Fiction · 11/13/2013

Secrets

It was never hard to find the secrets in the sand. A tiny bump as the surf retreated, an almost invisible disturbance in the surface of the beach and there I was, already digging. People never bothered to bury them very far underneath, either. A half-hour yielded a small pailful of colorful, patterned orbs — a person’s secret was as individual as his face, Daddy used to say.

One day, Daddy found a secret that was solid black. It sat in his hand like an oversized egg, smooth all over and shiny like oiled glass. It was so dark it seemed to suck in all the color around it, all the light. When I drew close to it, I could see my own eyes reflected in its surface. Daddy pulled me away as he lowered the secret gently into my blue pail.

“Careful, girl,” he said, “Secret like that, who knows what it could do to you.”

We took it to the marketplace and got a good-sized chicken for it. Daddy roasted it over our gas stove, one part at a time, and I held out the tin pan to catch the drippings. It was the best chicken I ever tasted, never mind that I had only tasted chicken twice before, and both times while Mama was still around.

Mama left us when I was four. Daddy said that he could have told me she had died, but that he didn’t hold to lying to one’s children. He didn’t tolerate questions from one’s children, either, he added.

After that, it was just me and Daddy in the hut on the beach. I got used to looking for the secrets.

If Daddy was able to, he’d come with me to the market and we would trade the secrets for food: bread and eggs for me, acorn whisky for him.

Acorn whisky tasted like God’s piss, Daddy said, not like the fine scotch he used to drink before the great wave came. Of course, this was only talk on his part. Daddy had not even been born during the time of the great wave, back when the earth was filled with people and their secrets were kept inside themselves.

Imagine that, Daddy once said to me, keeping your secrets inside; no wonder they all died. I wanted to point out that they hadn’t all died, else how would we have been here? But Daddy looked so sad, sitting there drinking whisky out of the blue plastic pail I used to collect secrets, that I shut up. When you are six years old and living alone with a father who likes to drink acorn whisky, there are times you would do well to shut up.

On days when the whisky didn’t make him sad or mean, Daddy would tell me about the great wave. Years and years ago it was, when the world was much larger than it was now, with a lot less water and a lot more land. The earth had become too hot, Daddy said, because people had been burning too many fires. So the snow melted off the mountains and the tips of the world, and it had all come rushing down to the sea and across most of the land. Naturally, people died. I wanted to know more, but that’s always how Daddy told it — the fires and the snow melting and then the great wave rushing across the land and the people drowning, like a colony of ants in a puddle.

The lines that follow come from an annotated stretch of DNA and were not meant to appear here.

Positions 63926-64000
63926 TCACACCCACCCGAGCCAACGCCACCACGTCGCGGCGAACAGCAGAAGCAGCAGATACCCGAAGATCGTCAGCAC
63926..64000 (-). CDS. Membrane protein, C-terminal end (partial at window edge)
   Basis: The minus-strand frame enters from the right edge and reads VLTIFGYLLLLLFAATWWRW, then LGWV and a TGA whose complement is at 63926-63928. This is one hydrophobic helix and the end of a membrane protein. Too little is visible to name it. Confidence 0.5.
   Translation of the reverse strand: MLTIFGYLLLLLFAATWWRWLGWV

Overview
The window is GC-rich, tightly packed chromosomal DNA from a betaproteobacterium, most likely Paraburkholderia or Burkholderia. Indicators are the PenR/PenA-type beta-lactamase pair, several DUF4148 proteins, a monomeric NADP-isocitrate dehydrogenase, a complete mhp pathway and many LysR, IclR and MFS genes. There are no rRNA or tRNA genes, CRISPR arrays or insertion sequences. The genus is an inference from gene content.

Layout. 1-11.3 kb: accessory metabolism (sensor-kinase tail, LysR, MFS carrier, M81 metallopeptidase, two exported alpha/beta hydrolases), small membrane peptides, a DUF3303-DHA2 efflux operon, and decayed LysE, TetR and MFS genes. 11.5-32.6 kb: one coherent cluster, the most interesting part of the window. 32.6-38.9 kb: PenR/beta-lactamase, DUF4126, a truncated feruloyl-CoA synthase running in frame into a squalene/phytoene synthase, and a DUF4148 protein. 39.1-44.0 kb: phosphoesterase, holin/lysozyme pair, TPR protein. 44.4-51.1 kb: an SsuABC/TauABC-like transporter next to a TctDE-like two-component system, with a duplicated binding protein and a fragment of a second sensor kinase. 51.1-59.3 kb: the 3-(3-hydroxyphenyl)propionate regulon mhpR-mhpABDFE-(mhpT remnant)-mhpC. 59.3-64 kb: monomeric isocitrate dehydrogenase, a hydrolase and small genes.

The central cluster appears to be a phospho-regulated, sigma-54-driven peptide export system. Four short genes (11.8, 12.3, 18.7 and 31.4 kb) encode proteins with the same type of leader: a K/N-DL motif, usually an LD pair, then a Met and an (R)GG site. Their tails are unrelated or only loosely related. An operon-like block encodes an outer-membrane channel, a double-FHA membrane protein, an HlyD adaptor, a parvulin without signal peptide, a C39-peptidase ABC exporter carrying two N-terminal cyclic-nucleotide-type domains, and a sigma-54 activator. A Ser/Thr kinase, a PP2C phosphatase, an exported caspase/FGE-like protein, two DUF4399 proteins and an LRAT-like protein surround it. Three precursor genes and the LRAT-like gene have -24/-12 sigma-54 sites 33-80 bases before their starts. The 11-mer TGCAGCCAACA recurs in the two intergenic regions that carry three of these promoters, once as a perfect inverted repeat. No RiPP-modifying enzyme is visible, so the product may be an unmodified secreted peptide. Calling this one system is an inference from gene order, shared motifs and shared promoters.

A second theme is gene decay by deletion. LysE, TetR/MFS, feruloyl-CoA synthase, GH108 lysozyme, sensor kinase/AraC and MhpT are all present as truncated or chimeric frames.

Daddy had a wonderful way of simplifying things.

On days when Daddy didn’t drink, he would go down to the beach with me. Our house stood right on the sand, a one-room hut with clapboard walls. I would carry the pail and he would dig. But when Daddy dug for secrets, he only kept the big ones.

“Weeny stuff,” he would mutter, on his hands and knees in the sand, casting aside any that were smaller than golf balls. He only kept those that filled his palm. Me? I scrabbled every secret I could find into my pail, regardless of size, color or pattern. When you are six years old and your food supply relies on how many secrets you can find, it’s best not to be choosy.

Daddy had always liked his drink, even when Mama was around. But at least back then he had a reason to stop. He didn’t drink whisky back then, either. Mama didn’t like the stuff, so he was a beer man. He and Mama would sit at the kitchen table after dinner, drinking beer out of glasses that Mama had chilled in the icebox. Daddy would make jokes and Mama would laugh and laugh until the tears ran down from the corners of her eyes. Sometimes it felt as if they’d forgotten I was there at all. And then occasionally, if they’d had enough to drink, they’d start singing. Mama knew all the old ones, the classics from before the great wave. She’d been the daughter of a teacher, back before she married Daddy, the big man on the beach. She sang ‘Smoke Gets In Your Eyes’ and ‘Blue Velvet’ and my favorite, ‘Moon River’. When she sang it, she’d take me in her arms and I’d sit there on her lap, watching their faces shine.

On those nights it seemed to me like Mama’s voice was the only soft and delicate thing in the hut.

 After we ate the chicken that night, Daddy cranked open a can of chocolate milk for dessert and heated it up on the stove. I sat at the table, thinking.

“Daddy, what happens if you don’t bury your secrets? If you just… kept them… inside?”

“You’d die, girl.”

There was a pause as Daddy poured the milk into my bowl. Then he sat down and lit a cigarette, grimacing as he took the first puff. He looked at me. “You remember Uncle Jake?”